Tuesday, November 22, 2011

Chicken Molé

We Minxes tend to eat dinner the way god intended - at the dining room table, with cloth napkins and real utensils. Very occasionally, however, we'll eat off of paper plates while glued to the basement television. Those occasions would be football games starting at 4:05pm and the Superbowl. If we're going to be paying more attention to the TV than the food, I think finger foods that can be prepped in advance are easiest to deal with. Bonus points if the items can be fully cooked during halftime! Usually, this means a pizza or nachos.

Nachos seem easy, but I tend to make a production out of it. If I'm lucky, I have leftovers that I can throw together, but even then I have to make a variety of salsas. Sure, I know I can buy salsa, but I really enjoy making them out of whatever I have on hand. For the most recent nacho feast, I made a salsa with canned tomatoes seasoned with scallions and smoked salt, a corn salsa, and one with fresh raw cranberries, honey, and lime juice.

I didn't have any leftover protein this time, so I poached several skinless, bone-in chicken thighs in chicken stock. I also made a kind of molé sauce to flavor the meat.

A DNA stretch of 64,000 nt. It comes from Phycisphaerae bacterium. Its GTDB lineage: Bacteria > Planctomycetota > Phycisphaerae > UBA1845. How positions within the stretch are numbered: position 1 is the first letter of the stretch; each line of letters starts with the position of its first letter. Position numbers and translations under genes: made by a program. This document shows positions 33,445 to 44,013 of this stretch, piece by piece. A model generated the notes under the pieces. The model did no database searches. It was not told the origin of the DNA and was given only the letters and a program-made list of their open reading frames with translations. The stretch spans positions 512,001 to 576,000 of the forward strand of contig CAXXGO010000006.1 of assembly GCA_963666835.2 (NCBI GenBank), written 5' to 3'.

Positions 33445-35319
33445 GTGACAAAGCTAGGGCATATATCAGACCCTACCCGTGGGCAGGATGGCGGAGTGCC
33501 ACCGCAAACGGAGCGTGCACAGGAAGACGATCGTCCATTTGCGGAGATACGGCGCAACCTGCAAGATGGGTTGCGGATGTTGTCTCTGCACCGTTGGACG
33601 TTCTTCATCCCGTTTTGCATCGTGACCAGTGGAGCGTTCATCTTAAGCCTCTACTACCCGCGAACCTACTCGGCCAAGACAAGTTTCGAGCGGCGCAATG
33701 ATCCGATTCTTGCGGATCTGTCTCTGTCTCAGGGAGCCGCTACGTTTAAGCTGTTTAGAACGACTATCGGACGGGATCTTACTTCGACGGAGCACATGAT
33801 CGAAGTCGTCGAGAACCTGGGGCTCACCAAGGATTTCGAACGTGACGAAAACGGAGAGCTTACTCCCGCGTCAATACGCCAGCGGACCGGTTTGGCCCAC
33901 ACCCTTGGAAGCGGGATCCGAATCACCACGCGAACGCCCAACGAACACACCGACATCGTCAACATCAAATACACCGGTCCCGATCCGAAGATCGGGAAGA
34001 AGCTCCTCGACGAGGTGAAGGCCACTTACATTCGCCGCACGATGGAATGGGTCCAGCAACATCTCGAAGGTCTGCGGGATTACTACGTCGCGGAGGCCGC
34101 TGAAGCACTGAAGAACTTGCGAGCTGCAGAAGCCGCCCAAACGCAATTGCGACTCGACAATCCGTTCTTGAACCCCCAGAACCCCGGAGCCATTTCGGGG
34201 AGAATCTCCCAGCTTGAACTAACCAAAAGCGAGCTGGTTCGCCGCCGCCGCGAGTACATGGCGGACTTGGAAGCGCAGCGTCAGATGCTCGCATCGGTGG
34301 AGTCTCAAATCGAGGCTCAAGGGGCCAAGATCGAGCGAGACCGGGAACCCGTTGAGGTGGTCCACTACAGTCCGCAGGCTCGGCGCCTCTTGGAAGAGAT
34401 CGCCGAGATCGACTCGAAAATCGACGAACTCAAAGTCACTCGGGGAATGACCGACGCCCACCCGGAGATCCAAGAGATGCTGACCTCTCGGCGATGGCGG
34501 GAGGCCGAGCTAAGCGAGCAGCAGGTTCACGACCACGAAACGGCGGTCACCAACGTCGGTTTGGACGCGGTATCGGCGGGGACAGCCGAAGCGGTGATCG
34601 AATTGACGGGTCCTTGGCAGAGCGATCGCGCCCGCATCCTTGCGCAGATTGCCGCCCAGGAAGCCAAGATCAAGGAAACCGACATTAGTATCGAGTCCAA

Molés are rather complicated sauces involving many types of chiles, nuts, and spices. I used what I had on hand and made a rather nice, mild, and non-sweet sauce that worked really well on the relatively bland chicken.


Fauxlé Sauce

1/2 cup chopped onion
olive oil
pinch salt
1 15oz can chopped fire roasted tomatoes
1 mulato chile, soaked in hot water until softened, destemmed, chopped coarsely
1 canned chipotle in adobo
2 cloves garlic, crushed
1/4 cup blanched almonds, toasted and ground finely
1 tablespoon ancho chile powder
1 tablespoon cocoa powder
1 teaspoon coriander
1 teaspoon cumin
1 teaspoon cinnamon
2 tablespoons chocolate chips
1 tablespoon honey or agave syrup
salt

Over medium heat, cook the onion in the oil with a pinch of salt until onion is translucent. Add tomatoes, chiles, and garlic and simmer for about five minutes. Stir in the remainder of the ingredients and cook over medium-low heat for another 10 minutes. Add salt to taste.

Remove from heat and allow to cool slightly. Puree in a food processor or blender. Strain.

Makes one pint.

To use with protein: toss a few tablespoons with protein of your choice in a sauté pan; heat until warmed through. Or heat sauce and meat separately. :)

Posted by theminx on Minxeats.com.